OHSU approves construction and siting of PET/MR
World-class imaging will benefit clinical care and research
July 26, 2017
OHSU purchased the PET/MR a year ago with a portion of the Knights' 2012 gift of $125 million to cardiovascular health. Upon completion of the construction and siting, OHSU will become one of only a handful of academic medical centers across the country to have this technology.
The PET/MR is a key addition to the recently opened Center for Radiochemistry Research (CRR), also funded by the Knight gift. The PET/MR will be sited within the Advanced Imaging Research Center (AIRC) in the Lamfrom Biomedical Research Building and will provide impressive quantitative accuracy and clarity for research faculty through simultaneous positron emission tomography and magnetic resonance imaging.
The Advanced Imaging Research Center is located near the Center for Radiochemistry Research, which allows for rapid transfer of short-lived radio-isotopes and concentrates technical expertise, capabilities and functions of MRI and PET/MR into one large space. Design of the PET/MR is expected to begin this summer with construction launching in April 2018 and estimated completion next December.
"We promised the Knights that an investment in cardiovascular innovation would be an investment in every facet of research at OHSU," said Sanjiv Kaul, M.D., co-director, OHSU Knight Cardiovascular Institute, and Ernest C. Swigert Chair of Cardiovascular Medicine, professor of medicine and diagnostic radiology associate dean, OHSU School of Medicine. "We are thrilled to deliver on that promise by bringing world-class imaging to campus that will benefit the entire OHSU research community."
The new PET/MR technology will help investigators quantify organ perfusion, assess metabolic pathways and measure pharmacodynamics using imaging agents now available from the Center for Radiochemistry Research. Providers and researchers across multiple fields will have access to a suite of advanced imaging tools to enhance clinical care and accelerate scientific discoveries.
Many at OHSU will benefit from these new capabilities, from dedicated imaging scientists to researchers in oncology, neurology, neurobiology, pharmacology (PET pharmacokinetics), cardiology, regenerative medicine, metabolism and more.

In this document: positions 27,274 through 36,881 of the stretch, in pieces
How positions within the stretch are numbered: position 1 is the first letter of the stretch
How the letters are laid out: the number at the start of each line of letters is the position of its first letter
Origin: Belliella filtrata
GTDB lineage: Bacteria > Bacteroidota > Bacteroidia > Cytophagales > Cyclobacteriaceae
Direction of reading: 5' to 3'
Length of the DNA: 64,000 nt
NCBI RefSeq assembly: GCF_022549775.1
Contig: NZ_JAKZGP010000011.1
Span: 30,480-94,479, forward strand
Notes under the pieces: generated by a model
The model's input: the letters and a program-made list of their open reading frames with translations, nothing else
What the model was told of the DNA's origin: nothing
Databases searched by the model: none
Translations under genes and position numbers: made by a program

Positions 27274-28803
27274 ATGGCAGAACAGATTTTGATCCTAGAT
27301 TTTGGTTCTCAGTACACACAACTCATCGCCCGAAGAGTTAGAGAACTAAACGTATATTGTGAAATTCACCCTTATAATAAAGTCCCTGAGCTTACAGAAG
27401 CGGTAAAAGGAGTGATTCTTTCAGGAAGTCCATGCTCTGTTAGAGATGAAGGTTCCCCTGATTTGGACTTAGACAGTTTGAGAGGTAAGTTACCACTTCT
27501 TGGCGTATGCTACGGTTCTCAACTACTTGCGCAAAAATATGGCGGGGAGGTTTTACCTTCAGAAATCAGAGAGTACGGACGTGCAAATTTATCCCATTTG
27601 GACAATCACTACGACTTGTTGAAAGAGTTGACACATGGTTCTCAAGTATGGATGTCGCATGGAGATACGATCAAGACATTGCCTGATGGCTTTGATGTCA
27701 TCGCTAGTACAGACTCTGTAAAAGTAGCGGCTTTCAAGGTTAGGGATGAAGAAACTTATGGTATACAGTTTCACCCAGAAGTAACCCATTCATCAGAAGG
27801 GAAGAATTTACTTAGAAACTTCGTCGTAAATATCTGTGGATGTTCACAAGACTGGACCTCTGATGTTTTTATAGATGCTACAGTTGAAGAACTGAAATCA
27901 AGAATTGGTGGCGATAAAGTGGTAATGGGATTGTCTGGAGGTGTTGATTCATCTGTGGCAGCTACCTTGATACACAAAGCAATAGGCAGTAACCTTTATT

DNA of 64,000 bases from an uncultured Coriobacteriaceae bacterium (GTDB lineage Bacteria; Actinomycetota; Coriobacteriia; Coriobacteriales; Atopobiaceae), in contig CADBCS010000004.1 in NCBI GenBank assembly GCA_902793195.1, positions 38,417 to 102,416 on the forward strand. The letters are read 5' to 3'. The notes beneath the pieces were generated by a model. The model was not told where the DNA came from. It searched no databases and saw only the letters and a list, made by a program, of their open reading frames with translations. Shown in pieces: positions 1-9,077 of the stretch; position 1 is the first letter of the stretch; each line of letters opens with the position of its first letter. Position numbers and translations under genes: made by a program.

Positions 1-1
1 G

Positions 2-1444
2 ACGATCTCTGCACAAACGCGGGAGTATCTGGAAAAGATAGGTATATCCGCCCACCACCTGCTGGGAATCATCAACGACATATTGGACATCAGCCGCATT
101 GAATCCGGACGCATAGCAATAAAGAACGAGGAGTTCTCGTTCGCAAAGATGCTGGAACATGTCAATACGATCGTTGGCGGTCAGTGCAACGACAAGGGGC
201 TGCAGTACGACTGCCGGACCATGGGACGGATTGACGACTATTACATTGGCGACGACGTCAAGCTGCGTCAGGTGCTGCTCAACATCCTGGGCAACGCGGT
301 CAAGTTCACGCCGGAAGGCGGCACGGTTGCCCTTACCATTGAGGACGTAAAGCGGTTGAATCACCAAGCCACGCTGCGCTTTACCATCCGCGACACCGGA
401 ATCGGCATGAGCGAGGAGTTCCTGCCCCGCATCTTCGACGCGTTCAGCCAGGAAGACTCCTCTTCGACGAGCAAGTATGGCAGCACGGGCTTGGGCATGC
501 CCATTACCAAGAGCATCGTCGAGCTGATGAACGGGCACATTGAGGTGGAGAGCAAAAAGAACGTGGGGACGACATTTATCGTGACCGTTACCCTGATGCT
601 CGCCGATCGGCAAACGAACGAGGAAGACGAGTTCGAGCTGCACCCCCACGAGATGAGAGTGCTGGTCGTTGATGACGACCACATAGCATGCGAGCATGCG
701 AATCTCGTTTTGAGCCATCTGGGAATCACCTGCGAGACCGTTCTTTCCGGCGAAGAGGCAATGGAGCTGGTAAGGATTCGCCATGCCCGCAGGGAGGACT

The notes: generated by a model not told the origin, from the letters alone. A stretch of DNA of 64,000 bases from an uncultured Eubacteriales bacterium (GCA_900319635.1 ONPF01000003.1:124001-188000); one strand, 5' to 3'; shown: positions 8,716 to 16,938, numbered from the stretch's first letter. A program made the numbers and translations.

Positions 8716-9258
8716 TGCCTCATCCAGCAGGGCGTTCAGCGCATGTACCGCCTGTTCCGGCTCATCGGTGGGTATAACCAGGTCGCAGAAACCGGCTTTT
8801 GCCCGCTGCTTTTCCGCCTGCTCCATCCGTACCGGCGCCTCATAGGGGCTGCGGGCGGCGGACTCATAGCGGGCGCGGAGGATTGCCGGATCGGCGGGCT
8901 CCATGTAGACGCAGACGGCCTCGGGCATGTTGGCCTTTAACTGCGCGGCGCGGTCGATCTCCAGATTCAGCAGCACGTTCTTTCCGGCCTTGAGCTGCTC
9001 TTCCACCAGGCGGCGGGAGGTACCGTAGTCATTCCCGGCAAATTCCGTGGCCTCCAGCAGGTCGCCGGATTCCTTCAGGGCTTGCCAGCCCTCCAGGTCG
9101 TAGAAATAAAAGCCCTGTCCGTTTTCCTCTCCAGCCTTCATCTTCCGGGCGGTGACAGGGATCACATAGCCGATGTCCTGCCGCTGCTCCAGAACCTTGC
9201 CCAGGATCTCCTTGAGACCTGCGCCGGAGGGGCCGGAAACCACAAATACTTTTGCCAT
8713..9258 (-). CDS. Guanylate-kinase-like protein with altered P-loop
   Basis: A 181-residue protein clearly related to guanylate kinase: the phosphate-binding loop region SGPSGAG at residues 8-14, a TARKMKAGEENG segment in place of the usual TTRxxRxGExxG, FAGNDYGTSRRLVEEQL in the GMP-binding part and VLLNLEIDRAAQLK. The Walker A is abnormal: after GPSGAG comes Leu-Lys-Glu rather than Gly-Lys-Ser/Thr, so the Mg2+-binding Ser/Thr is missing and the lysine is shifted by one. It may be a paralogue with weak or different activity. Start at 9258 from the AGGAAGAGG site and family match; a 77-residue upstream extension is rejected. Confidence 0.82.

The OHSU Board's decision to invest in the PET/MR's final construction and siting phase caps a years-long planning process by OHSU research faculty and leaders to articulate a vision and identify the tools needed to take cardiovascular, cancer and many other research areas to a world-class level.
"Getting the PET/MR is a faculty leadership victory," said Mary Stenzel-Poore, Ph.D., senior associate dean for research in the OHSU School of Medicine. "Faculty came together to thoughtfully consider and decide on what we needed and how to frame that need to OHSU leadership. The process they followed can now serve as a template for how we continue to procure tools to advance research at OHSU."
OHSU School of Medicine Dean Sharon Anderson said that OHSU's investment in the PET/MR illustrates the institution's role in multiplying and sustaining the impact of a major philanthropic gift.
"This is the way philanthropy should work," Dr. Anderson said. "The original gift is the catalyst. The institution is the sustainer. The PET/MR is a powerful example of how the institution is investing in technology that supports our faculty and fuels increased collaboration across disciplines to move biomedical science at OHSU to the next level."
OHSU School of Medicine research leaders came together
to identify the need and plan for the use of the PET/MR that the OHSU Board has
now approved for construction and siting to help take research to the next
level. Front row from left are, Mary Stenzel-Poore, Ph.D., senior associate
dean for research, OHSU School of Medicine; Jeanne Link, Ph.D., professor of diagnostic radiology,
OHSU School of Medicine, director, Center for Radiochemistry Research; Sanjiv Kaul, M.D., professor of medicine, OHSU School of Medicine,
director, Knight Cardiovascular Institute; Alexander Guimaraes, M.D., Ph.D.,
associate professor of diagnostic radiology,
OHSU School of Medicine, Division of Nuclear Medicine; Kenneth Krohn, Ph.D., professor of diagnostic
radiology, OHSU School of Medicine, Division of Nuclear Medicine. Back row from left: Bill Rooney,
Ph.D., associate professor of behavioral neuroscience, director,
Advanced Imaging Research Center; Ramon Barajas, Jr., Ph.D., assistant
professor of diagnostic radiology, OHSU School of Medicine, and Fergus Coakley, M.B.B.Ch, professor and chair of diagnostic radiology, OHSU School of Medicine.